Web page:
Meister Eckhart Eckhart came into prominence during the Avignon Papacy, at a time of increased tensions between the Franciscan Order and Eckhart's Dominican Order of Preachers. In later life he was accused of heresy and brought up before the local Franciscan-led Inquisition, and tried as a heretic by Pope John XXII.[note 2] He probably died before his verdict was received.[citation needed][note 3] Meister Eckhart
Meister Eckhart Eckhart came into prominence during the Avignon Papacy, at a time of increased tensions between the Franciscan Order and Eckhart's Dominican Order of Preachers. In later life he was accused of heresy and brought up before the local Franciscan-led Inquisition, and tried as a heretic by Pope John XXII.[note 2] He probably died before his verdict was received.[citation needed][note 3] He was well known for his work with pious lay groups such as the Friends of God and was succeeded by his more circumspect disciples John Tauler and Henry Suso.[citation needed] Since the 19th century, he has received renewed attention. Meister Eckhart
Paracelsus Paracelsus (/ˌpærəˈsɛlsəs/; born Philippus Aureolus Theophrastus Bombastus von Hohenheim, 11 November or 17 December 1493 – 24 September 1541) was a Swiss German[3] Renaissance physician, botanist, alchemist, astrologer, and general occultist.[4] He founded the discipline of toxicology.[5] He is also known as a revolutionary for insisting upon using observations of nature, rather than looking to ancient texts, in open and radical defiance of medical practice of his day.[5] He is also credited for giving zinc its name, calling it zincum.[6][7] Modern psychology often also credits him for being the first to note that some diseases are rooted in psychological illness.[8] His personality was stubborn and independent. He grew progressively more frustrated and bitter as he became more embattled as a reformer.[9] Paracelsus
Thomas à Kempis Thomas à Kempis Monument on Mount Saint Agnes in Zwolle "Here lived Thomas van Kempen in the service of the Lord and wrote On the Imitation of Christ, 1406–1471" Thomas à Kempis, C.R.S.A. (Thomas van Kempen or Thomas Hemerken or Haemerken, litt. "small hammer"; c. 1380 – 25 July 1471)[1] was a German canon regular of the late medieval period and the most probable author of The Imitation of Christ, which is one of the best known Christian books on devotion. His name means "Thomas of Kempen", his hometown, and in German he is known as Thomas von Kempen. He also is known by various spellings of his family name: Thomas Haemerkken; Thomas Hammerlein; Thomas Hemerken and Thomas Hämerken.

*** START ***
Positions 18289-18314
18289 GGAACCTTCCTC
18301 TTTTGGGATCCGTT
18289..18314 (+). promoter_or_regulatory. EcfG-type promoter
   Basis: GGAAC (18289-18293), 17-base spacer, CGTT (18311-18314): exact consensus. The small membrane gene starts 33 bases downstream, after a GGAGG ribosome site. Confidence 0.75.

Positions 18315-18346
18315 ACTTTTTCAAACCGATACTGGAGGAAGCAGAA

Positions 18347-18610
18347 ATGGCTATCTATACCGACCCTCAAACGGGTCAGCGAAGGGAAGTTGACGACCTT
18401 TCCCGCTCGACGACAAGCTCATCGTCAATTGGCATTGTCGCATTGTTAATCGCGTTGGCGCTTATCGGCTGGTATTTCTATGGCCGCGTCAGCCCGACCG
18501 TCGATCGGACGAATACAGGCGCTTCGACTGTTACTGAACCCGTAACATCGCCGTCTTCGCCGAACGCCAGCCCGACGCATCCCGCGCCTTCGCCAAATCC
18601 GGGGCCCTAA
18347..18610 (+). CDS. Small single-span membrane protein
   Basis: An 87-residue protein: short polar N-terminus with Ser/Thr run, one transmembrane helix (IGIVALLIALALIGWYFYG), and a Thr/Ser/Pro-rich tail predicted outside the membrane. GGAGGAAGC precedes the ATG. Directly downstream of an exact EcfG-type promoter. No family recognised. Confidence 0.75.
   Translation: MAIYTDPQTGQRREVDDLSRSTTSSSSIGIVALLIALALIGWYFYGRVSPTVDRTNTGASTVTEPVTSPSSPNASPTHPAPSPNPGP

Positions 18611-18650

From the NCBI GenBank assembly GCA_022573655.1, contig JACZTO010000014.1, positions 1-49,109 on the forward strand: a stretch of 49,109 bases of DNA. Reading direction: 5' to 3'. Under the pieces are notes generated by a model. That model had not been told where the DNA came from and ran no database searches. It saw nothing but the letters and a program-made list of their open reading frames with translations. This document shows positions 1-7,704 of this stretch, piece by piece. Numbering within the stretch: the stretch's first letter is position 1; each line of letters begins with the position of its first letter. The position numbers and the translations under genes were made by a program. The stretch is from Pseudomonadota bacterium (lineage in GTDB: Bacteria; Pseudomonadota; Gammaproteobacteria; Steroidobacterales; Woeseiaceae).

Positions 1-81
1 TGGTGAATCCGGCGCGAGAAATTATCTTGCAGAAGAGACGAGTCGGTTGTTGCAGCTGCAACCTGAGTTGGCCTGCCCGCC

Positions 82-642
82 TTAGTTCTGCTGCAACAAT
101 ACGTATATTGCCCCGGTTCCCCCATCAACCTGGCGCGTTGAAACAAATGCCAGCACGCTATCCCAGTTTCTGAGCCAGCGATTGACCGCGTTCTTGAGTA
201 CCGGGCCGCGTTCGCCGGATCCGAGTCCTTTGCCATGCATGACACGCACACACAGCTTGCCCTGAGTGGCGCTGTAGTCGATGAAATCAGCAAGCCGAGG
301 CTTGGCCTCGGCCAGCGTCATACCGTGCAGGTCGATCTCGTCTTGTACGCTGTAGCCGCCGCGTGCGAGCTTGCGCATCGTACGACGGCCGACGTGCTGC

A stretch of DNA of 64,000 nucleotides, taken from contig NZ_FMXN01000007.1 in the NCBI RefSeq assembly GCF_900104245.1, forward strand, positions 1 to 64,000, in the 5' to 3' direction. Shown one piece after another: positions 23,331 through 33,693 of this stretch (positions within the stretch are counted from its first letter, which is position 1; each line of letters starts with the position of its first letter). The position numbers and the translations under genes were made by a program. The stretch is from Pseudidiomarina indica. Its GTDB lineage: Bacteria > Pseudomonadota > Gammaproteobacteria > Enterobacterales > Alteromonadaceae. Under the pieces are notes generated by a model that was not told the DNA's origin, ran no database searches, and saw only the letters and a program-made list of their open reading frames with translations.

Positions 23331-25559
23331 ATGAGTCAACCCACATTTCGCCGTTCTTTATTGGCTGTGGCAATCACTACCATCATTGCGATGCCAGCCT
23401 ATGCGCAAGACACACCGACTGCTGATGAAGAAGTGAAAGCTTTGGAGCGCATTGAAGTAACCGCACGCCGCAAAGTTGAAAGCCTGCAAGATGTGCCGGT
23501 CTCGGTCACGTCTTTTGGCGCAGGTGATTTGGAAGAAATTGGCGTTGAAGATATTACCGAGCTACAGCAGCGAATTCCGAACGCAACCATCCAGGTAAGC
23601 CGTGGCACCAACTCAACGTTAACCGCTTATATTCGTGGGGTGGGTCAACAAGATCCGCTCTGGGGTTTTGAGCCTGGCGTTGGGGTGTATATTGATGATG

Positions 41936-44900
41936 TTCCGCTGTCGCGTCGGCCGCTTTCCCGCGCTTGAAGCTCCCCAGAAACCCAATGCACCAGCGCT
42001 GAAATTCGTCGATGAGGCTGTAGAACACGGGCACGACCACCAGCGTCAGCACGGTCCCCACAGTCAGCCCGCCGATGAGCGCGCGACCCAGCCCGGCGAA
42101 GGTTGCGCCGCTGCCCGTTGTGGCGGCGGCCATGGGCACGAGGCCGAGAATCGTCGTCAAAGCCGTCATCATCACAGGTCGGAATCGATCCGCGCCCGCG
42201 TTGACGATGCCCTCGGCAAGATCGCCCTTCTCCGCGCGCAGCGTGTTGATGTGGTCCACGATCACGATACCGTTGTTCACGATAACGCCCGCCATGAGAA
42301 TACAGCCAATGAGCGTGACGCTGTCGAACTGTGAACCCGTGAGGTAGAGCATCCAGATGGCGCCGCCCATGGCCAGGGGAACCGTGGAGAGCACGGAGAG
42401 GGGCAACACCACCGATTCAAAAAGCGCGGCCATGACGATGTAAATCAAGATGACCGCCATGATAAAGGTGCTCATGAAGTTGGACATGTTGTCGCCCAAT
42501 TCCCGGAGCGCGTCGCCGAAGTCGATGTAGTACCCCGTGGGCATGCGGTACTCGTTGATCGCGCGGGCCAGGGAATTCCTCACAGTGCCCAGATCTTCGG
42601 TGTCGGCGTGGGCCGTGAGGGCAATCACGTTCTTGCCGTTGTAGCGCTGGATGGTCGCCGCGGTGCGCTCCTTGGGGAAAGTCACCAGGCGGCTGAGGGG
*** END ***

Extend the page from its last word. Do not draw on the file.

Johannes Kepler (German: [ˈkʰɛplɐ]; December 27, 1571 – November 15, 1630) was a German mathematician, astronomer, and astrologer. A key figure in the 17th century scientific revolution, he is best known for his laws of planetary motion, based on his works Astronomia nova, Harmonices Mundi, and Epitome of Copernican Astronomy. These works also provided one of the foundations for Isaac Newton's theory of universal gravitation. During his career, Kepler was a mathematics teacher at a seminary school in Graz, Austria, where he became an associate of Prince Hans Ulrich von Eggenberg. Later he became an assistant to astronomer Tycho Brahe, and eventually the imperial mathematician to Emperor Rudolf II and his two successors Matthias and Ferdinand II. He was also a mathematics teacher in Linz, Austria, and an adviser to General Wallenstein. Johannes Kepler

Johannes Kepler

Jakob Böhme (probably April 24, 1575[1] – November 17, 1624) was a German Christian mystic and theologian. He is considered an original thinker within the Lutheran tradition, and his first book, commonly known as Aurora, caused a great scandal. In contemporary English, his name may be spelled Jacob Boehme; in seventeenth-century England it was also spelled Behmen, approximating the contemporary English pronunciation of the German Böhme. Biography[edit] Jakob Böhme Jakob Böhme
Georg Wilhelm Friedrich Hegel

Georg Wilhelm Friedrich Hegel

The birthplace of Hegel in Stuttgart, which now houses The Hegel Museum Georg Wilhelm Friedrich Hegel (German: [ˈɡeɔɐ̯k ˈvɪlhɛlm ˈfʁiːdʁɪç ˈheːɡəl]; August 27, 1770 – November 14, 1831) was a German philosopher, and a major figure in German Idealism. His historicist and idealist account of reality revolutionized European philosophy and was an important precursor to Continental philosophy and Marxism.
Friedrich Wilhelm Nietzsche (/ˈniːtʃə/[42] or /ˈnitʃi/;[43] German: [ˈfʁiːdʁɪç ˈvɪlhɛlm ˈniːt͡sʃə]; 15 October 1844 – 25 August 1900) was a German philologist, philosopher, cultural critic, poet and composer. He wrote several critical texts on religion, morality, contemporary culture, philosophy and science, displaying a fondness for metaphor, irony and aphorism. Nietzsche's key ideas include the Apollonian/Dionysian dichotomy, perspectivism, the Will to Power, the "death of God", the Übermensch and eternal recurrence. One of the key tenets of his philosophy is the concept of "life-affirmation," which embraces the realities of the world in which we live over the idea of a world beyond. Friedrich Nietzsche

Friedrich Nietzsche

Life[edit] Schopenhauer's birthplace house in Gdańsk (German: Danzig), ul. Św. Ducha (formerly Heiligegeistgasse) Schopenhauer as a youth Arthur Schopenhauer

Arthur Schopenhauer